The shortage of housing, particularly in London, is a controversial topic in the U.K., as is the prohibitive of cost of buying a first house.
On Wednesday, the chancellor said that he would double the housing budget to £2 billion a year and release public land suitable for 160,000 houses to be built.
In addition, Londoners will be able to get interest-free loans to help them buy newly built houses.
A new higher rate of "stamp duty"— a tax imposed when you buy property over a certain price in England, Wales and Northern Ireland — will be imposed for buy-to-let homes and second homes. This helps combat complaints that typically wealthier buyers are distorting the housing market, forcing up prices.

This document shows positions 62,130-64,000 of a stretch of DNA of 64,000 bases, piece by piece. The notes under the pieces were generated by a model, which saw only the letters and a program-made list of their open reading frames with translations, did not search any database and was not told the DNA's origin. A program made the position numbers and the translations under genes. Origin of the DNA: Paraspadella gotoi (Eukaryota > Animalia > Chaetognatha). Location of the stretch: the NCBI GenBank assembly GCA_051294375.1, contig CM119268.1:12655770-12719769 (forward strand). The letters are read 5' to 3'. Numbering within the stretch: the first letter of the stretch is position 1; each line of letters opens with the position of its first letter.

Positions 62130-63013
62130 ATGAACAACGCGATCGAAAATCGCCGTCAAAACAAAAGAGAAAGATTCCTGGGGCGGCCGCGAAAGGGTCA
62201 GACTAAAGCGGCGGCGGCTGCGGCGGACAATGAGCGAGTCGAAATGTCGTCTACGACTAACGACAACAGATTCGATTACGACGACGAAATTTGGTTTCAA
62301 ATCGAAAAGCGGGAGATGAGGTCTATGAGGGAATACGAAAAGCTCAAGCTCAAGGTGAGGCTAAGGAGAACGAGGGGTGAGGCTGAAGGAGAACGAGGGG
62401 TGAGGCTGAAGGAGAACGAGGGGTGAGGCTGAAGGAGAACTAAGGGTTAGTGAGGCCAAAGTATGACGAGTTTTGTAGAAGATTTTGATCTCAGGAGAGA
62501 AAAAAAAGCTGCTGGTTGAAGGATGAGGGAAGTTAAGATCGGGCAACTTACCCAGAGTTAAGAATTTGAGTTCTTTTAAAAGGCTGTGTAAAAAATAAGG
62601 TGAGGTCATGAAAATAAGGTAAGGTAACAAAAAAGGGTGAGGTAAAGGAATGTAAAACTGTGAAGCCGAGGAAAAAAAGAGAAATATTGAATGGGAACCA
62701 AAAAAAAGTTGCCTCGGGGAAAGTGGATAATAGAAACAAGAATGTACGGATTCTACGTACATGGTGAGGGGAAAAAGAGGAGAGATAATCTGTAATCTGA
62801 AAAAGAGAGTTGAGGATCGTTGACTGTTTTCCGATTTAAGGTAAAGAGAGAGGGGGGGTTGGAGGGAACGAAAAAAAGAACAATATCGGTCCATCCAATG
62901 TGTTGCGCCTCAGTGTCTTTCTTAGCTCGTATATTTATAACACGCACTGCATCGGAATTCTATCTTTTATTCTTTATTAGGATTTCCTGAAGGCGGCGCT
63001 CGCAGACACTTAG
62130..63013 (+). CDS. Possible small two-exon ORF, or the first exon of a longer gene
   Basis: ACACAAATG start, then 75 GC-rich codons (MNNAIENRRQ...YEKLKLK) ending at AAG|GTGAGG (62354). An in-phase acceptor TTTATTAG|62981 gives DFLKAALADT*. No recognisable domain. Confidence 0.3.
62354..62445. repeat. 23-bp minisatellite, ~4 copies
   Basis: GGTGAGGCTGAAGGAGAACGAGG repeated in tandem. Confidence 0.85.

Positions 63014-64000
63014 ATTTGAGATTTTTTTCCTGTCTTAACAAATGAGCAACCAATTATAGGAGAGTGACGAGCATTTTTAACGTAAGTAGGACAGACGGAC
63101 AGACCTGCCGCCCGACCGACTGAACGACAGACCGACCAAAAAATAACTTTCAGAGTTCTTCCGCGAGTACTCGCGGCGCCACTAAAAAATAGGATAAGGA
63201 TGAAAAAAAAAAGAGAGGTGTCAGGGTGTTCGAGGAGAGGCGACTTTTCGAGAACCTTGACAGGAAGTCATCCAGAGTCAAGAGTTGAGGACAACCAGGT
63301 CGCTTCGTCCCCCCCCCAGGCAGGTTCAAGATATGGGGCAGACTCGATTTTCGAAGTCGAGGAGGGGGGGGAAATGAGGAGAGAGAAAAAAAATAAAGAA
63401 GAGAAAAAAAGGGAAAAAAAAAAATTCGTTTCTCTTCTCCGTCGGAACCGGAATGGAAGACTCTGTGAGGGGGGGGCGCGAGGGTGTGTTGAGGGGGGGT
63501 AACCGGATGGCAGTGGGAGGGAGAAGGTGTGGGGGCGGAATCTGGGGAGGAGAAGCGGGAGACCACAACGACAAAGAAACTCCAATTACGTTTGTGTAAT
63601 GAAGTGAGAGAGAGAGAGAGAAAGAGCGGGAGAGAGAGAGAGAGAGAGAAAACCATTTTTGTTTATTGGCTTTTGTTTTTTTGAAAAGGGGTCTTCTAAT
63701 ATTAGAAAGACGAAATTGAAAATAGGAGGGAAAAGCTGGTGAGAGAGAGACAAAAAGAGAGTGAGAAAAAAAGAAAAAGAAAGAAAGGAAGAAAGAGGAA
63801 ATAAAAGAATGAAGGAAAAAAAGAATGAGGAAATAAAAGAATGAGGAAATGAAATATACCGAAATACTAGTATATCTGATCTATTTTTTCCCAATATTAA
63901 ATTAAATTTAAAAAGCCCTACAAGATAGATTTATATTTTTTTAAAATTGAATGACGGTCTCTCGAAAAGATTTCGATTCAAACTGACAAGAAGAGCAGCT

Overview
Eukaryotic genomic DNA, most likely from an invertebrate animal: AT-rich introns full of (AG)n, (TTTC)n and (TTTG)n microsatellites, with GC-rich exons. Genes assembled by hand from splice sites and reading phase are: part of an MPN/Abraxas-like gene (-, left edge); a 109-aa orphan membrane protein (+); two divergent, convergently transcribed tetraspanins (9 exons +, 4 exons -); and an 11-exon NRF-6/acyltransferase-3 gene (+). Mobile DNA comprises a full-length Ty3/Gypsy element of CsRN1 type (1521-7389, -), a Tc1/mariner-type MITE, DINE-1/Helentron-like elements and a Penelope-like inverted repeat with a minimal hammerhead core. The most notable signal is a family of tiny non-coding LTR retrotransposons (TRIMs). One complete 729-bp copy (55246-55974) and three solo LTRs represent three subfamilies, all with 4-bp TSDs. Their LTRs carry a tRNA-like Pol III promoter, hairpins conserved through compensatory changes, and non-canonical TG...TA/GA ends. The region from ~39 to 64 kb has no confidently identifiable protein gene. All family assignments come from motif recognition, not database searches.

Michael Wistow, head of tax at Berwin Leighton Paisner, was unimpressed by the "stamp duty" move.
"To solve the housing crisis, the UK needs more houses to buy and more houses to rent.
"Increasing stamp duty on certain classes of investors in buy-to-let is distortive and appears counter-intuitive and will only restrict supply," he said in a statement emailed to CNBC after Osborne spoke.